When necessary I can consolidate my training philosophy into “Pick up heavy shit.” To me, this includes “Move well, perform compound movements, and focus on developing full-body strength. If we were training together and you got us matching shirts, I’d probably give you a lifetime of free coaching:
As much as I love lifting heavy things, and I encourage that you do the same, it isn’t always possible or practical for you to have heavy weights in your hand. I’ve noticed this more than ever in the last few weeks, as I’m writing more and more programs that have people split their time between the weight room and the track, or cycle, or using at-home workouts to supplement their lifting. It’s important to use a program that’s optimal for you.
Using a movement-based approach to programming, I’m comfortable modifying most exercises for a home gym. I say most, because I’ve struggled to load lower body exercises with appreciable weight outside of gyms. Body weight squats get boring really quickly, don’t they?!
Thanks to Jordan Syatt of Syatt Fitness, I now have a great variation, the Band Resisted Trap Bar Deadlift. I love me some resistance bands, and I’ve typically used them to increase resistance through the top of the range of motion, either for lock-out or speed work. Here’s an example from Ben Bruno:
While adding the band to the trap bar is simple and intuitive, taking the trap bar away never crossed my mind. Silly me! Below, you’ll see an awesome explanation of the exercise from Jordan Syatt himself:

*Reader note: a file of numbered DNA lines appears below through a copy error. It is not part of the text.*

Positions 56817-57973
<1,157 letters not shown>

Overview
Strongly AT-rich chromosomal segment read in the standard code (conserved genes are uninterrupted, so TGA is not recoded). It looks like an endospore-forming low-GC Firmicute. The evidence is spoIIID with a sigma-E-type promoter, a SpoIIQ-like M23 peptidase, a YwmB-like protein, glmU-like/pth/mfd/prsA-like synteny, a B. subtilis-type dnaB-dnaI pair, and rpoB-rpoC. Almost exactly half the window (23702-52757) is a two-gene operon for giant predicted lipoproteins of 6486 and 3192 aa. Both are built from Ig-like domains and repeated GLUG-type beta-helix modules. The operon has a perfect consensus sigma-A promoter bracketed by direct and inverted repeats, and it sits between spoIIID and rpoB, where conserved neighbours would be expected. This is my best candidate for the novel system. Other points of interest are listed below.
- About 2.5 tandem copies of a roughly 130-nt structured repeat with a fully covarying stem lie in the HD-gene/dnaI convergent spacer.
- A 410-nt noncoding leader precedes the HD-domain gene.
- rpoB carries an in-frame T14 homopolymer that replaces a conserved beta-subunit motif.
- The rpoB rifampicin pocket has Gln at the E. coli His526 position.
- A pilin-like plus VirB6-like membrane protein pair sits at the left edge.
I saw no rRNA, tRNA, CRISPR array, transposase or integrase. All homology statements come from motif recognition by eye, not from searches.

It’s an awesome variation that can really smoke you depending on the specifics of how you set it up. I’ve implemented it several times, and have worked on two simple tweaks that seem to make it
more enjoyable less awkward for most. These tweaks include placing the band under a plate, and using Fat Gripz as handles.
The Fat Gripz make the band more comfortable to hold, and you’re less likely to feel like your pointers and pinkies are getting pulled off. Simple, effective, awesome.
The plate set-up came about while I was deadlifting in socks, and heavier bands made me feel like I was about to roll an ankle. The plate helps minimize the band yankin’ on your sock or pulling on your foot. Here’s a picture of Amy using the plate set-up:
All of the ‘normal’ deadlifting cues still apply, but I like to emphasize speed off the floor, to really take advantage of the accommodating resistance that the bands offer. If you have access to resistance bands either at home or the gym, it’s a great addition or modification to your current training to include some level of band resistance into your training. Trust me, and Jordan who I’m
stealing borrint it from; you’ll like this a lot.